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  • Writer's pictureDr JP Guidry DPT CSCS TPI

The Truth about Unstable Surface Training

The Truth about Instability Training

Today’s email is inspired by two things:1.Years of the frustration of seeing unsafe and unnecessary exercises being performed on unstable surfaces and 2. This recent article I read by Bob Alejo: For the sake of this email I will use the term “instability training” as it relates to performing any exercises on an unstable surface such as  with Swiss or BOSU balls (a hemispheric inflated ball that is flat on one side and convex on the other see pic below), foam pads, foam rollers, wobble boards, suspended chains, ropes, and bands.

The Difference Between Rehab and Sports Performance Training

In the past 12 years as a Physical Therapist and Strength coach, I have worked with everyone from high-level athletes to very debilitated post-stroke and other neurologically affected patients. I have probably put less than 10% of my patients in that time on unstable surfaces and those were very low-level neurological patients or post severe ankle injury in the acute phases. When it comes to Sports Performance training we can agree that no one competes on a playing surface (field, court, pitch) where the ground moves. With this being said when we talk about the idea of specificity (muscular and neural) and its importance to training then why do we put athletes on unstable surfaces and expect a significant carryover to a playing surface?

Stability training can be looked at on a continuum of some different stability environments that others have mentioned and let’s look at the overhead press as an example from more to less stable environments:

  1. Seated machine overhead press

  2. Standing machine overhead press

  3. Seated barbell overhead press

  4. Standing barbell overhead press

  5. Seated DB overhead press

  6. Standing DB overhead press

  7. Seated 1 arm DB overhead press

  8. Standing 1 arm DB overhead press

  9. Standing 2 DBs, one-legged overhead press

  10. Standing 1 DB, one-legged overhead press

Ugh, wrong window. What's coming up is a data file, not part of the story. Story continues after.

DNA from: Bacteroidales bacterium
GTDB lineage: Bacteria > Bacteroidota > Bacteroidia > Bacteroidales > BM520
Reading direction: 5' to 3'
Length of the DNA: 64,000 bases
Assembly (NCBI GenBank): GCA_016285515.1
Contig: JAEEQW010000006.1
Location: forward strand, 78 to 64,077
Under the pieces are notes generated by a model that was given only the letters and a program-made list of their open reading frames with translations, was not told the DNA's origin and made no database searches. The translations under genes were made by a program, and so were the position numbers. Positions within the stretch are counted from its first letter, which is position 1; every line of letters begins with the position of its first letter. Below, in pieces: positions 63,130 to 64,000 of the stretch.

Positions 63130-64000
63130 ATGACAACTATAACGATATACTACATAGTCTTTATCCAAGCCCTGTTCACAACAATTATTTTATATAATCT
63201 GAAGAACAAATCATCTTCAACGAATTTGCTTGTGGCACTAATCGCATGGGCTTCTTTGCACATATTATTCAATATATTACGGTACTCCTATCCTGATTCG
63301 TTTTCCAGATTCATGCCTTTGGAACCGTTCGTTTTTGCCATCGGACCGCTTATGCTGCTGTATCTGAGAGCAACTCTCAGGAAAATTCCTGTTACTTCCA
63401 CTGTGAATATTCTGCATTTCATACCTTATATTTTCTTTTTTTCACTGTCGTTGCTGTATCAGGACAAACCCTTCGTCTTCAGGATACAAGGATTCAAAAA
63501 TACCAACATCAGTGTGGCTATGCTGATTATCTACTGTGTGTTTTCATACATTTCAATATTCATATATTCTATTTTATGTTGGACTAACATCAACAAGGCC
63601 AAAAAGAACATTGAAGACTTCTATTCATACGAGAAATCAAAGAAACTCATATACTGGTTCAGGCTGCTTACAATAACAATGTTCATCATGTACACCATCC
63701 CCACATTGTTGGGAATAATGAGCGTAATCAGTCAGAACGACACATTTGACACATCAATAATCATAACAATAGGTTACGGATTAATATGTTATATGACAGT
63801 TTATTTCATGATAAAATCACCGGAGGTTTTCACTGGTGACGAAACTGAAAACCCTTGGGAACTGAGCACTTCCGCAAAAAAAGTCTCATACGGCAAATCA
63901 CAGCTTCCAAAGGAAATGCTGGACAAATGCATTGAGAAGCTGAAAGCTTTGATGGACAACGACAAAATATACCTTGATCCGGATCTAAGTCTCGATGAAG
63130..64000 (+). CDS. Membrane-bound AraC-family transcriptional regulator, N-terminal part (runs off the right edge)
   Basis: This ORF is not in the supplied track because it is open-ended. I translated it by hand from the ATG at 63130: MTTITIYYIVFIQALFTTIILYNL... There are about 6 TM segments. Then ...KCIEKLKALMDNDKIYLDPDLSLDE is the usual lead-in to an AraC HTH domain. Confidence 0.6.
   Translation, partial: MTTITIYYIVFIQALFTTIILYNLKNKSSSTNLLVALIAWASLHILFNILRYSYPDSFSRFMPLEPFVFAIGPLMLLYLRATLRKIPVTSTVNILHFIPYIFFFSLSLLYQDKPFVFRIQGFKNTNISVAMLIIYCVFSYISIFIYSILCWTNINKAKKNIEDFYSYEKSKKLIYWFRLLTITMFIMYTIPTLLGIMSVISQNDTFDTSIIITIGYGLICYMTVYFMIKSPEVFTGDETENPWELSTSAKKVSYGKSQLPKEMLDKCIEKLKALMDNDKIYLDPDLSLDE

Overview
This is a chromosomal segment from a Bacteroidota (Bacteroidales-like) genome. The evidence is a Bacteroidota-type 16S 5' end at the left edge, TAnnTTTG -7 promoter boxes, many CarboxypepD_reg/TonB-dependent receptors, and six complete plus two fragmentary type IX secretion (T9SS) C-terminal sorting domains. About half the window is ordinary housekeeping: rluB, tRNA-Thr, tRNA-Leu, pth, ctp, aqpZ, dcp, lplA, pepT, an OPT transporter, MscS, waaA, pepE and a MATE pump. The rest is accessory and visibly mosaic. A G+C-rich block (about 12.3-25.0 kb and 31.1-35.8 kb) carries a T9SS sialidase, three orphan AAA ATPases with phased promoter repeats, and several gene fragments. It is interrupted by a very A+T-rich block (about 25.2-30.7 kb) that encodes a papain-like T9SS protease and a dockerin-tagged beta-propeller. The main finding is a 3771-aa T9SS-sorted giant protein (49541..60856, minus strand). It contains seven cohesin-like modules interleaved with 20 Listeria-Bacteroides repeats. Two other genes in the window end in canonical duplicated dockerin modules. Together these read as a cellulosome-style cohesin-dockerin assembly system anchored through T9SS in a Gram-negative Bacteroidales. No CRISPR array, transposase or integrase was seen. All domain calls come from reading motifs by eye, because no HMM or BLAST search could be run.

We always talk about progression, and you could argue that each of these overhead presses has distinct and different effects on the body and its own level of instability, though none use an unstable surface. In these cases, the instability relies on the body’s own lack of stability by changing the center of balance with support symmetry, sitting or standing, bipedal or unipedal, coupled or uncoupled. To take it a step further, you could take No. 10 and have the DB be on the support leg side or non-support side to again give a different stimulus to the body. (1)

There is plenty of data out there showing the lack of improvement in any real measurable factors when it comes to unstable surface training and performance as unstable surface training does not allow for enough load to be used to see improvements in strength in power which is actually much more important in the carryover from the gym to the playing field. The lack of carryover plus the increased risk that unstable surface training brings into the picture makes this type of training at best a waste of time and at worst higher risk for potential injury to an athlete or person performing it.

So how do we properly train stability?

The best way, in my opinion, is using a single arm or single leg versions of exercises with wither bilateral or unilateral loading via dumbells, cables or kettlebells. This can consist of lunges, split squats, step-ups, single-leg RDL’s, single-arm carries or marching,  Single-arm dumbbell pressing and rows, single-arm standing cable pressing or rows to name a few.  See the videos below for some examples

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John Paul Guidry DPT CSCS TPI Guidry Golf and Sport

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